Costa Rica Solo Travel Advice with Videos from Lizi on Location

liziThis week we are happy to host guest blogger, Lizi on Location.  Find her at

Lizi is available for custom videos of properties for rent!

Travel Costa Rica by Yourself without a Group

Have you ever taken a vacation alone? I mean travel by yourself to a foreign country where you don’t speak the language? I hadn’t either until I took my first solo vacation a few years ago and I haven’t looked back. If this interests you, but you are still a little nervous, Costa Rica is the destination for you!

If you haven’t been there before, chances are a family or friend has. It’s a great place for your first international trip.  If you live in the United States like I do, it’s close, fairly inexpensive, and easy to get around.  Plus the locals generally like and want tourists because they bring money into the local economy. This means they will put up with your broken Spanish and offer directions if you get lost. So where do you go? What do you do? How do you plan it?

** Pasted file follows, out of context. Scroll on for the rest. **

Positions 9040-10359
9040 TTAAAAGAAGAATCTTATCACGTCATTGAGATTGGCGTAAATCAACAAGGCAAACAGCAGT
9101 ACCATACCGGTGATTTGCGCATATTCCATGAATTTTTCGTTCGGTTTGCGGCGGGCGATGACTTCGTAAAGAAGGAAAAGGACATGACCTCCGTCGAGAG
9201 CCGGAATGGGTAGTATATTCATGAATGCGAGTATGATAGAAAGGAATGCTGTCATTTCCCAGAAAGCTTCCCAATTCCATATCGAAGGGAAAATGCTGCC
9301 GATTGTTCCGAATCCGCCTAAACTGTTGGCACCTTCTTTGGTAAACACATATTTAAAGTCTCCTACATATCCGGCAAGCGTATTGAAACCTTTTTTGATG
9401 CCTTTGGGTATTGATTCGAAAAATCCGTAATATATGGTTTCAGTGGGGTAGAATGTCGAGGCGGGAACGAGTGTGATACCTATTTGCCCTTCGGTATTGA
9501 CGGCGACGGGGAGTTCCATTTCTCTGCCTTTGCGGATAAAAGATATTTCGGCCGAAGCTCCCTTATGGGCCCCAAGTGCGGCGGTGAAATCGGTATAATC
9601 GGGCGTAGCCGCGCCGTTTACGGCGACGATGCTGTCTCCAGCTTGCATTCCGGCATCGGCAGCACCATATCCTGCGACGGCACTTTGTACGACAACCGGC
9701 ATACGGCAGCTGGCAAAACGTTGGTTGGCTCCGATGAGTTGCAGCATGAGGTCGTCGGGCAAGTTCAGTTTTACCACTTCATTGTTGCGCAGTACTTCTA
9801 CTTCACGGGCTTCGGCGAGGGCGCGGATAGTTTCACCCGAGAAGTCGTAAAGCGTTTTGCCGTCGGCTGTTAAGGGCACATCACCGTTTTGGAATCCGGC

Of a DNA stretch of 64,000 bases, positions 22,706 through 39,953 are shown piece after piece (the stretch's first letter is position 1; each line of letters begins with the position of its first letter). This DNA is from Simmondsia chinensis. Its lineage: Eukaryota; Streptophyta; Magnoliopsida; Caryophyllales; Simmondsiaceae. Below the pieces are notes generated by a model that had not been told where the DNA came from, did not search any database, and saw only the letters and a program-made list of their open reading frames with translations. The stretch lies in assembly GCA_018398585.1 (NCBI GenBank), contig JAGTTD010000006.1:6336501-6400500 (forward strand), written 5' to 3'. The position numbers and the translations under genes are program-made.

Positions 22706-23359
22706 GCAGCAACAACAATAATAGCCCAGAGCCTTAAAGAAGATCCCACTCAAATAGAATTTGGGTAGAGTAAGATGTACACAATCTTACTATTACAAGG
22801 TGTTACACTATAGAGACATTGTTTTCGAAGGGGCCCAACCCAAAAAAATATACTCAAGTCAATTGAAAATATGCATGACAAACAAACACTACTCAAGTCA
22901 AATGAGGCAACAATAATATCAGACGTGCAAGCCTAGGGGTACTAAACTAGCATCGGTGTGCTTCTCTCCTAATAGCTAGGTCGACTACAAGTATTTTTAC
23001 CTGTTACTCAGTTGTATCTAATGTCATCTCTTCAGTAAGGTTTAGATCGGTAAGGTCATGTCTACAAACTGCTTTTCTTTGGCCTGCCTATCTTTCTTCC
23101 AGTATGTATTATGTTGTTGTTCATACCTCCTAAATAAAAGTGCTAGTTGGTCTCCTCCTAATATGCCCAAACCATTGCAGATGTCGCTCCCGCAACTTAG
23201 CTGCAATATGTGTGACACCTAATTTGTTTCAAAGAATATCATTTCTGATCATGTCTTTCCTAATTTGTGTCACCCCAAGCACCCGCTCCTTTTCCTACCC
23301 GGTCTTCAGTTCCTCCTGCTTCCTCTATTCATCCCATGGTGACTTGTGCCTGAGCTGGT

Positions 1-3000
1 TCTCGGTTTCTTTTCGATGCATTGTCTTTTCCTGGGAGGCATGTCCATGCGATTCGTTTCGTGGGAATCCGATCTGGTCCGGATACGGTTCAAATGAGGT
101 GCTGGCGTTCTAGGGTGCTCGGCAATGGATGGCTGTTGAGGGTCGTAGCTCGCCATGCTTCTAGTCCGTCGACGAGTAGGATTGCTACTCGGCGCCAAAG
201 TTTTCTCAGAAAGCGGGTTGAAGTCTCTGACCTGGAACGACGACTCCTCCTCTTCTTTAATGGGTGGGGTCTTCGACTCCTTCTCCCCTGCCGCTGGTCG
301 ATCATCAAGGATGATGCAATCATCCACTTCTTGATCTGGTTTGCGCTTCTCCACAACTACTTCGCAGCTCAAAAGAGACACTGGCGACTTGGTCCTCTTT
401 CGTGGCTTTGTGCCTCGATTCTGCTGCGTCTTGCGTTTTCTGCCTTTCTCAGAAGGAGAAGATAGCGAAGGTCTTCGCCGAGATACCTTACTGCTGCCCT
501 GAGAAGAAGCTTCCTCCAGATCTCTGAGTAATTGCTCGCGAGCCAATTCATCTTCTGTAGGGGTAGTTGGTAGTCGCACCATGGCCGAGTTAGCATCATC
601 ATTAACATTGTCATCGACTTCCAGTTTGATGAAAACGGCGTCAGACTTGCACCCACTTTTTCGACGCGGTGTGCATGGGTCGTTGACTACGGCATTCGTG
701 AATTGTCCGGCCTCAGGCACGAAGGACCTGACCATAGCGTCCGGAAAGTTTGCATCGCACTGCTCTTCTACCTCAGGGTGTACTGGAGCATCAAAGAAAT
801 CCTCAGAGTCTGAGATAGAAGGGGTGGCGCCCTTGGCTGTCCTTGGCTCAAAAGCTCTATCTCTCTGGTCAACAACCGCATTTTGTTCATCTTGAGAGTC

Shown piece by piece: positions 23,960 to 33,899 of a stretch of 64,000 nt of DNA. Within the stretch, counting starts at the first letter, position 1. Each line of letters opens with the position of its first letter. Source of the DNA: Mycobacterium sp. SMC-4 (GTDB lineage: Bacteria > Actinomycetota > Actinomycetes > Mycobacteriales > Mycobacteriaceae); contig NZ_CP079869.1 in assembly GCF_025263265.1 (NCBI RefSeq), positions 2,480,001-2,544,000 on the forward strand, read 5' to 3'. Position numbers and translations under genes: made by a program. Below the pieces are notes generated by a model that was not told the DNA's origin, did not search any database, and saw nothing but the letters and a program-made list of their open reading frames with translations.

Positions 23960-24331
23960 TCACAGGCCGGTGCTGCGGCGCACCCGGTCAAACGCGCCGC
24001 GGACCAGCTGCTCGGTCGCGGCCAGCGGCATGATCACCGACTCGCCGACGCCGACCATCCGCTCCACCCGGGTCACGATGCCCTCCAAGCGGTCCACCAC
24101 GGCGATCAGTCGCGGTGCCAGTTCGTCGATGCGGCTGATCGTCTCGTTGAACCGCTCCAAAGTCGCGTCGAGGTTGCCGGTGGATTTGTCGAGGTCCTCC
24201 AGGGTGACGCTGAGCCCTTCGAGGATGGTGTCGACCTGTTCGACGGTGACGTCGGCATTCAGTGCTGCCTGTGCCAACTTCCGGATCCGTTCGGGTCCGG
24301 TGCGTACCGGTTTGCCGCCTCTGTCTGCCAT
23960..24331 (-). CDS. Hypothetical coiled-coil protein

I was asking myself these same questions a few weeks ago while I was planning my trip.  Most of my friends have gone with a tour group, but that seemed unnecessarily expensive. Plus I didn’t want to be stuck with one group the entire time on a stiff schedule. I wanted a little more flexibility. I planned my first stop and then winged the rest.

First keep in mind when you book because their seasons may be opposite of yours.  Summer in the U.S. is June-September, but that’s their rainy season. It’s not very cold, but very wet.  The good news is sometimes fewer people venture there and the colors are outstanding; the bad news is that depending where you are, it may rain literally every day. I would suggest buying a poncho at the drug store for $2. I know so many people who spent $100 on a new weatherproof jacket, but I’m telling you, the cheap plastic was better!